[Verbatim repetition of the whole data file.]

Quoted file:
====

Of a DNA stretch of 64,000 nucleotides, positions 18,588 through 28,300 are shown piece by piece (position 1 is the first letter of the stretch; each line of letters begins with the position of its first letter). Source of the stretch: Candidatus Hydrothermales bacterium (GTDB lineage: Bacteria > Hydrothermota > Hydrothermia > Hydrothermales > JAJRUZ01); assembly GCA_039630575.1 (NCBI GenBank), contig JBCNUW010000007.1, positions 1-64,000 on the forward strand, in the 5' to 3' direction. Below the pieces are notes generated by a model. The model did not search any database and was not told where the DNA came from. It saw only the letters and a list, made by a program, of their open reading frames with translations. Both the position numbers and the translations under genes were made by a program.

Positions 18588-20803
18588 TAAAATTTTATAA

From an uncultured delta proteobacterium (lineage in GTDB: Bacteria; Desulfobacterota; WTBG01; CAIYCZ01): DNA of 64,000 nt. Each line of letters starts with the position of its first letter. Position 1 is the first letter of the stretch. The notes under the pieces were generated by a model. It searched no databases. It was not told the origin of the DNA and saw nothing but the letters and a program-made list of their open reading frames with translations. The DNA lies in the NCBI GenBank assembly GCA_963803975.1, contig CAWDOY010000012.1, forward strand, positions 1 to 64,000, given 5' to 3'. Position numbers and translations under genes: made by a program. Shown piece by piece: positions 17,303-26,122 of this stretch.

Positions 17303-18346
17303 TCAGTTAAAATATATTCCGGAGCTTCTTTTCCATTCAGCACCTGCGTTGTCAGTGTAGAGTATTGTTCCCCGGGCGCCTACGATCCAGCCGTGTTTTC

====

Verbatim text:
Of a DNA stretch of 64,000 nucleotides, positions 18,588 through 28,300 are shown piece by piece (position 1 is the first letter of the stretch; each line of letters begins with the position of its first letter). Source of the stretch: Candidatus Hydrothermales bacterium (GTDB lineage: Bacteria > Hydrothermota > Hydrothermia > Hydrothermales > JAJRUZ01); assembly GCA_039630575.1 (NCBI GenBank), contig JBCNUW010000007.1, positions 1-64,000 on the forward strand, in the 5' to 3' direction. Below the pieces are notes generated by a model. The model did not search any database and was not told where the DNA came from. It saw only the letters and a list, made by a program, of their open reading frames with translations. Both the position numbers and the translations under genes were made by a program.

Positions 18588-20803
18588 TAAAATTTTATAA

From an uncultured delta proteobacterium (lineage in GTDB: Bacteria; Desulfobacterota; WTBG01; CAIYCZ01): DNA of 64,000 nt. Each line of letters starts with the position of its first letter. Position 1 is the first letter of the stretch. The notes under the pieces were generated by a model. It searched no databases. It was not told the origin of the DNA and saw nothing but the letters and a program-made list of their open reading frames with translations. The DNA lies in the NCBI GenBank assembly GCA_963803975.1, contig CAWDOY010000012.1, forward strand, positions 1 to 64,000, given 5' to 3'. Position numbers and translations under genes: made by a program. Shown piece by piece: positions 17,303-26,122 of this stretch.

Positions 17303-18346
17303 TCAGTTAAAATATATTCCGGAGCTTCTTTTCCATTCAGCACCTGCGTTGTCAGTGTAGAGTATTGTTCCCCGGGCGCCTACGATCCAGCCGTGTTTTC